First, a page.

Screenshot curves tool and darkened plaza.
3. STEP 2. FROM VISION TO END RESULT – BRIGHTENING THE WATER AND FOUNTAIN
LEFT: The photo after I’ve darkened the plaza and masked out the rest. The channel of water and fountain are too dark and need more presence. Also the sky indicated with 2 isn’t dark enough: you can still see some clouds so I need to darken that part even more. I need the fountain and the small channel to have a tonal range somewhere between zone 5 to 10. Zone 10 for the lightest part but in a subtle way and a smooth transition from the darkest part (approx. zone 5) in the fountain, to retain enough details in the flowing water, building up to approx. zone 9 and 10 in the middle of the water channel.
RIGHT: I used the curve tool again and dragged the curve upwards to create more highlights, but not too much – do it carefully: see the picture below. Again: I only look at the parts I need, I’m not looking at the rest since I will mask that out with some pre-saved selections I created earlier for all the relevant parts in this image. You can see the result in the right image after painting in the parts I need using masks and the selections.
Screenshot curves tool and brightened water channel and fountain.
4. STEP 3. FROM VISION TO END RESULT – DEFINING EDGES AND ADDING DEPTH TO THE BUILDINGS
LEFT: This is the most interesting part. The part where I try to create presence by defining edges and altering contrasts. If you look at the buildings in the left photo you will see that there’s no depth, no clear edges to it. Let’s take a close look at the detail shots below where I zoomed in the buildings. The detail shot of the buildings on the left side of the plaza – left picture, shows hardly visible edges and there’s no depth. The same applies to the buildings on the right side of the plaza. I darkened the zones in all the areas 1 and brightened the zones in all areas 2 and made sure that the transition from dark to light is built up in a very subtle way. I did that by using separate gradients for each of the visible walls. That resulted in the photo right in both the screenshots: the edges are far more distinctive and visible and there’s more depth in the building walls. It’s clear where one wall starts and ends and they look more 3D due to the tonal transitions from dark to light in each wall.
RIGHT: The buildings have more depth and the edges are far more visible. I think they have more presence after I’ve treated all the walls and used selective gradients for each walls. At the same time there’s more sharpness to the buildings without using the sharpening tool but by simply defining edges and altering contrasts.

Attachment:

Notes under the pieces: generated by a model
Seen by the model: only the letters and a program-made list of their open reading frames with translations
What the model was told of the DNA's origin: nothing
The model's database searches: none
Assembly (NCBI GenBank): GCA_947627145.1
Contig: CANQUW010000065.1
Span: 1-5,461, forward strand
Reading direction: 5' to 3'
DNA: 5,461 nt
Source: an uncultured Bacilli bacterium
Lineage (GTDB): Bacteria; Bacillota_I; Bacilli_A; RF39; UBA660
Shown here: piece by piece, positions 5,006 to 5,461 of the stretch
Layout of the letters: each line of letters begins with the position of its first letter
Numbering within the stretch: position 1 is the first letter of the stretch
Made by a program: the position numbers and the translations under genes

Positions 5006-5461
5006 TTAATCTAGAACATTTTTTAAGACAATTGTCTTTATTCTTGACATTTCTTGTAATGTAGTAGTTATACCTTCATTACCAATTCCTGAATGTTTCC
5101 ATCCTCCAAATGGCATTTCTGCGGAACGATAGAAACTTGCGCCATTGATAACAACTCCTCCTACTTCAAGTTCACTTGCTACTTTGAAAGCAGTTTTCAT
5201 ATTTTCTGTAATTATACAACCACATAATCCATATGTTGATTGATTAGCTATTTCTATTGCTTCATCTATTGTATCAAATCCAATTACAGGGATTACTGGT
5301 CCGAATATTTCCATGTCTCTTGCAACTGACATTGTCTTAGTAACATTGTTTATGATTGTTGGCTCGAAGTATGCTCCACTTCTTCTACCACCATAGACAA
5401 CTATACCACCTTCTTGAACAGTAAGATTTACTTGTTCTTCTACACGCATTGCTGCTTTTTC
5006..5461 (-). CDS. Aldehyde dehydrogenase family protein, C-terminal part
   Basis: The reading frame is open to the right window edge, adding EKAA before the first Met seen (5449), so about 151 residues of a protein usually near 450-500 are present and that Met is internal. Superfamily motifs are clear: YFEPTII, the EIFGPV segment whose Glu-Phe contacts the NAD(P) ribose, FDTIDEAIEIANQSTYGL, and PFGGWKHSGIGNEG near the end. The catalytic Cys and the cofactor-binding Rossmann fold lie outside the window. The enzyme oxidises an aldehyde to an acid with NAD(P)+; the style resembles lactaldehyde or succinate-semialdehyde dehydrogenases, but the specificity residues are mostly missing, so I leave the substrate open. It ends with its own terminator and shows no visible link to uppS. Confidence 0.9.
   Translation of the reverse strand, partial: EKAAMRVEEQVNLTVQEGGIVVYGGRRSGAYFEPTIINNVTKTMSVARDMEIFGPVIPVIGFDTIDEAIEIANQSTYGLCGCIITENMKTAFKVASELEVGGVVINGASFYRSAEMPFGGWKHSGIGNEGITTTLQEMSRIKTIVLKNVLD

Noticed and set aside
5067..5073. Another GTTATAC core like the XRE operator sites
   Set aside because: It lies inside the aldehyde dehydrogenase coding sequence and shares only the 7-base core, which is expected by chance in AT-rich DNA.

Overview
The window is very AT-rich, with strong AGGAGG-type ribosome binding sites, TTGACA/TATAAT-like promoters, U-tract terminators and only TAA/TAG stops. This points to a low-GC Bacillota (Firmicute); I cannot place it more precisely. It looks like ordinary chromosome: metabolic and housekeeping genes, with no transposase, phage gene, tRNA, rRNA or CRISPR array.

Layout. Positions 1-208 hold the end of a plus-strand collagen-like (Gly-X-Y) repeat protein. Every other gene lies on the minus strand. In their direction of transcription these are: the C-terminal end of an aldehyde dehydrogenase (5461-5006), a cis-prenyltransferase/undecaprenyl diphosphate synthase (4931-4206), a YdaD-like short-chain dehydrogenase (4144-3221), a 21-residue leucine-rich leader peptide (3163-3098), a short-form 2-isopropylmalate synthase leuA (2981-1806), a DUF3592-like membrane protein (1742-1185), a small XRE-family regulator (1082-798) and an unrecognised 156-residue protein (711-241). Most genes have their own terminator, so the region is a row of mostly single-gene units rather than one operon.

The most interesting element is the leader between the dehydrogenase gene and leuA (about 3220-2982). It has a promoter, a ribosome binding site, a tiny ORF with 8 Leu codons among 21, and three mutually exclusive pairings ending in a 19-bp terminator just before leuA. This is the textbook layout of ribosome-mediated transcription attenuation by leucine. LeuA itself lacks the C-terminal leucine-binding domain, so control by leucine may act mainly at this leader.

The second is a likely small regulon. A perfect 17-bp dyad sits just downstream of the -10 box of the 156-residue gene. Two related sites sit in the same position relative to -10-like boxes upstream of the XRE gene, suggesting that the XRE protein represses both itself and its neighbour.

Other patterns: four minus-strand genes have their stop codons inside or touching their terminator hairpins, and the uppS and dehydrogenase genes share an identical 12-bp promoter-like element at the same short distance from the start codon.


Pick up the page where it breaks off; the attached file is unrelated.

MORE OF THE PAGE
DETAILSHOT BUILDINGS LEFT SIDE OF PLAZA BEFORE AND AFTER.
DETAILSHOT BUILDINGS RIGHT SIDE OF PLAZA BEFORE AND AFTER
5. STEP 4. FROM VISION TO END RESULT – DEFINING EDGES AND ADDING DEPTH TO OTHER DETAILS.
LEFT: I love attention to details: they can make or break a photo. Looking at the photo on the left you see that the benches surrounding the plaza are barely visible and look flat. The streaks of clouds in the sky needed more presence as well but in a subtle way. The same goes for the water in the fountain: they needed more contrast in that area.
RIGHT: I’ve added depth to the benches by dodging or burning each side of each bench. The edges of the benches are more visible now, the overall result is that the benches look sharper as well without using the sharpening tool but simply by defining edges and altering the contrasts using dodge and burn tools. The fountain and clouds in the sky have been dodged as well, and stand out more.
6. STEP 5. FROM VISION TO END RESULT – FINISHING TOUCHES
LEFT: The photo is almost finished. But I always create a photo with the intention to have it printed and they should look good on a print as well. Often this means just adding a bit more contrast, sharpness and presence to small details. And all that without using the sharpening tool but by once again “defining edges by altering contrasts” and in my case that means by using the dodge and burn tool for small surfaces and objects or the curves tool for larger objects and surfaces.
The benches on the left photo still don’t look good enough for me: they could use some dodging under the benches so the benches would stand out even more. And also the fountain could use a bit more contrast and highlights.
RIGHT: The final result. Details like the benches and the fountain stand out more and have the right contrasts without disturbing the visual and tonal balance in the photo.
A detailed explanation of the techniques used here, like the use of selective gradient masks, are described in separate (video) tutorials that will be created for the online workshops.